The anger directed at those who do not share the same political beliefs is getting out of hand, especially in cyberspace.
SOMETHING is seriously wrong with us when anyone who expresses support for the Barisan Nasional is viciously attacked by cyber bullies. And this is more so when that person happens to be from the Chinese community.
To the fanatical supporters of Pakatan Rakyat, it is an unforgivable act of treason for anyone from that community to back the Barisan government.
The impression given, unfortunately, is that the Chinese must stand up against Barisan.
It seems ironic that the other major communities – Malays and Indians who are also being courted by both sides – are not subjected to the same “us-or-them” siege mentality.
It is a dangerous trend and, if not properly addressed, the cyber bullies, emboldened by the anonymous nature of the social media, would be further encouraged to intensify their attacks.
Their most high-profile target to date is international actress Datuk Seri Michelle Yeoh who is being vilified in cyberspace simply because she has exercised her democratic right to support the Barisan. She has made no secret of the fact that Barisan is her choice and that she genuinely believes Datuk Seri Najib Tun Razak is the best person to lead the country.
The whole point of having a general election is that the people are given freedom to choose who they think is the best political party to govern the country. Whether a voter chooses to support Barisan or Pakatan, that fundamental right must be respected.
Those who are Net-savvy, more than any other category of people, should be aware that it is a given in any democracy that celebrities lend support to political parties.
Just check out the full list of actors and actresses, athletes, Nobel Prize laureates, etc, who openly endorsed either Barack Obama or Mitt Romney in their race to the White House. These are people whose appeal cut across all divides, yet they were not castigated when they openly stated their choice during the last US presidential election.
But here in Malaysia, when you do that, you risk being labelled as a running dog or traitor, and these are pretty mild terms when compared to other unprintable labels hurled at Barisan supporters. And you don’t even have to be a member of the ruling coalition.
One recent example was when pro-Opposition cyber troopers uploaded a photograph of a woman and accompanied it with harsh and vulgar comments.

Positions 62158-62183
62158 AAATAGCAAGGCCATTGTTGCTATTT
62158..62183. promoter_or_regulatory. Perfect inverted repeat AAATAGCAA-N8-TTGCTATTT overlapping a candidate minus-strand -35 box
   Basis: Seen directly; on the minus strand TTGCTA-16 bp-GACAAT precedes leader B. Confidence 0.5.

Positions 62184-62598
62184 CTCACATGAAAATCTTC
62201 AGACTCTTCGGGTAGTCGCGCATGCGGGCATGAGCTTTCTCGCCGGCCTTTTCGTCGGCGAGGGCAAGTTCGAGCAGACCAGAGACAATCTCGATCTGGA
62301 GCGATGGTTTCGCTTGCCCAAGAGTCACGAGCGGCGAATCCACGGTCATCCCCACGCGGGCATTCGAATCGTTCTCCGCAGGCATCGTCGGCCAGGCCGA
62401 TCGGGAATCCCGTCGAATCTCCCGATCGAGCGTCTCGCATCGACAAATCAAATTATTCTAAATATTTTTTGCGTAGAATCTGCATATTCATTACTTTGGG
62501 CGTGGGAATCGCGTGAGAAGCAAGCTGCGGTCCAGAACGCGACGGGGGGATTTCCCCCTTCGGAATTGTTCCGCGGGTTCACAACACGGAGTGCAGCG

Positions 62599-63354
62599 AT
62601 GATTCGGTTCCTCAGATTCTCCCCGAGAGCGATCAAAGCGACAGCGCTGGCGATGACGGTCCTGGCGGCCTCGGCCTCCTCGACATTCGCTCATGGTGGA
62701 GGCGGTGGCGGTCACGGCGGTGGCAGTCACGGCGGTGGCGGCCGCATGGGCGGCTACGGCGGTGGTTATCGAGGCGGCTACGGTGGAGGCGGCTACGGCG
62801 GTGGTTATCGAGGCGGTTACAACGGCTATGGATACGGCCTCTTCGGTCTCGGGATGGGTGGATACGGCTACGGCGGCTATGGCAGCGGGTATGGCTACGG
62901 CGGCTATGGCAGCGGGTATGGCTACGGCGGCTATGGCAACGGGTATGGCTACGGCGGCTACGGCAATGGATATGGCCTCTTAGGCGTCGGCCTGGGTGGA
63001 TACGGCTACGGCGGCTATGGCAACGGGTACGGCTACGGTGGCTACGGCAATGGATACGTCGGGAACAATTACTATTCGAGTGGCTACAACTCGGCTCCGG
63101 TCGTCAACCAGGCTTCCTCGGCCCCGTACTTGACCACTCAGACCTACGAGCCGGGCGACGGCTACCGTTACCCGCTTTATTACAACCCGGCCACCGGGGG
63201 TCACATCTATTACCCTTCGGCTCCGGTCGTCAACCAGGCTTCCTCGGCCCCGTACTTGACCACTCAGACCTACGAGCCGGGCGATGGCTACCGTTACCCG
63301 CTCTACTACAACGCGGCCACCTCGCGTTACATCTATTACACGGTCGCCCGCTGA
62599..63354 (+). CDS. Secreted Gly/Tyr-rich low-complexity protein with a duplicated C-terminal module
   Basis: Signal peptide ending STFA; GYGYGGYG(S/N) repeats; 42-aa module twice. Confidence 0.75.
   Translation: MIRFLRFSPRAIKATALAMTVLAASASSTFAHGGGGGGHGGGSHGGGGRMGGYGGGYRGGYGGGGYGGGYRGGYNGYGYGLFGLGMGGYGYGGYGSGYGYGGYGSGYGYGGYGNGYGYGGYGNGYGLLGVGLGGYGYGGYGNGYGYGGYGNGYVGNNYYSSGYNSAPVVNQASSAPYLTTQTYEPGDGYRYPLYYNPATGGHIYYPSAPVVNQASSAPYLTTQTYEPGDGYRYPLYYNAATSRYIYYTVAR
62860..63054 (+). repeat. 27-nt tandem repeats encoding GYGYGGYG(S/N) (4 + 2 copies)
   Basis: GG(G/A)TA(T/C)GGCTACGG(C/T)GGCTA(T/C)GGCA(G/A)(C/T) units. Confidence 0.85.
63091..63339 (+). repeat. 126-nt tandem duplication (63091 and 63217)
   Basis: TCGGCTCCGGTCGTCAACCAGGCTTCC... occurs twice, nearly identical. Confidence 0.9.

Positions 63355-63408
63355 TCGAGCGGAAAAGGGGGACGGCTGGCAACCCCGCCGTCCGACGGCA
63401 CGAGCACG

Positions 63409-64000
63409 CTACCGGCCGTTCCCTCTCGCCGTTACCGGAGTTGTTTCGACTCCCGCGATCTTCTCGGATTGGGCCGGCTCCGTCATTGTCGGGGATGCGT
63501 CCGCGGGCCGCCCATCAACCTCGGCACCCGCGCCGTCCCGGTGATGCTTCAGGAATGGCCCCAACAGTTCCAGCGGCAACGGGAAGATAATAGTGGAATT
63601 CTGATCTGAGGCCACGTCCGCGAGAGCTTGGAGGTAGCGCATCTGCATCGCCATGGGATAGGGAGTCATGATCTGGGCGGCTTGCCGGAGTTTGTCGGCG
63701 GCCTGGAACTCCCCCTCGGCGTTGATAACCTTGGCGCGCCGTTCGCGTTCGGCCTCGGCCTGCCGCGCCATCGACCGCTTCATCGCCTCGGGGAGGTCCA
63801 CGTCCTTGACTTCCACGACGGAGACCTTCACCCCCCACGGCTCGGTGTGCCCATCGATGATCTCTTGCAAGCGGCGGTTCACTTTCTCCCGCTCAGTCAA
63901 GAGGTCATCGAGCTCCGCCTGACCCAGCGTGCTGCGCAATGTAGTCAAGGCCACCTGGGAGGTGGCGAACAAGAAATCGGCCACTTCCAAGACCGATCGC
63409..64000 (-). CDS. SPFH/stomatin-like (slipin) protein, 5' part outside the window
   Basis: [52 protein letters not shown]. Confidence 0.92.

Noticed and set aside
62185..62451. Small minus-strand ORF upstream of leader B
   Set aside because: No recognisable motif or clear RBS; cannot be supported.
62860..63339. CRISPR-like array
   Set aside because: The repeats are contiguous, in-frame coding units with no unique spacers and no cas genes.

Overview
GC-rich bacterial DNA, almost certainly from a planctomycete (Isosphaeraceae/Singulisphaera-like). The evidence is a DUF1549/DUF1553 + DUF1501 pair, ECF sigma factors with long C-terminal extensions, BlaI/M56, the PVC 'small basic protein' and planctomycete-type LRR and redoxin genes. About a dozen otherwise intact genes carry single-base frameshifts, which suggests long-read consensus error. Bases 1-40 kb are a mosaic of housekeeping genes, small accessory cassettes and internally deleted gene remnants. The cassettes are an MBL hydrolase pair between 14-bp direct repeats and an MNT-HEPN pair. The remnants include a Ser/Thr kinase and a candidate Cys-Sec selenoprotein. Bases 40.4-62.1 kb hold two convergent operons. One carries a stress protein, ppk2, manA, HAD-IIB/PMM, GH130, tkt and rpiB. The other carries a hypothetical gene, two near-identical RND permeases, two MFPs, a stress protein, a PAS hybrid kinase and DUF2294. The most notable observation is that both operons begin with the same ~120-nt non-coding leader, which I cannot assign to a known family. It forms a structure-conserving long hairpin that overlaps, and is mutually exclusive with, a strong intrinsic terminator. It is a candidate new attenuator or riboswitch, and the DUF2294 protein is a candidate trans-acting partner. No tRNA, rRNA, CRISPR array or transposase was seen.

The woman, a committee member of the Malaysian Youth Rights Movement, was also threatened with gang rape and murder over her stand on some issues.
We appear to be heading towards a fascist state, in cyberspace at least, when groups who do not share your political ideals will shout you down and punish you.
Incredibly, these cyber bullies have all along been telling us that they are fighting for freedom of expression and democracy, which they strongly feel are ideals missing from this country. Yet, they have become more monstrous than those who they claim are shackling our democratic liberties.
Blame it on the silly season or the heat of the elections but surely we as Malaysians must be able to conduct ourselves in a moderate manner instead of fanatically shouting down anyone who has a different viewpoint.
I am not spared either. I have received numerous e-mail ordering me to “repent” because I am seen to be inclined to the Barisan, which to these psychologically disturbed people is a sin to the church and congregation, thus the need to seek “forgiveness”.
It does not help when some pastors use the pulpit to deliver sermons and prayers which are skewed towards a certain party. What is worse, in some cases, are those pastors who parrot allegations picked up at ceramah and the social media without verifying the facts first.
Granted that we are all interested in the general election and all the issues that have been raised. This is a healthy development in a changing political landscape, but we need to remind ourselves that everyone is entitled to his or her choice.
There seems to be a “stereotype” mentality that if you fall within certain categories – race, religion, occupation, place of residence – your political affiliation is already confirmed.
And so we are inundated with similar e-mail each morning from friends and strangers who simply forward the mail without a thought to our real political leanings.
The social media has allowed many of us to connect through forums that bring together people who go to the same schools or universities, and come from similar professions and who share the same hobbies. Yet, even in these seemingly innocent forums, throw in a bit of politics, and people start to fight.
And what about those who are attacked simply by association? As one Barisan candidate told a forum at a church, the children and wives become targets even when they are not involved at all in politics.
Why do we place more importance on politicians rather than our friends, colleagues, neighbours or employers?
Long after the dust has settled, when we become ordinary people in an ordinary world, we will learn that most of the newly elected YBs will no longer be free to see to our needs.
The person who is all smiles while seeking your vote will suddenly be too busy to even take an appointment then. But the people you have forsaken in this short but silly season will be the ones who rally around you in your time of need.
I believe we should all be passionate about what we stand for, but let us also at the same time accord the same respect to those who think otherwise. Isn’t that what real democracy is all about, be it at home, the workplace, our place of worship or society at large?
For more election stories, please visit The Star’s GE13 site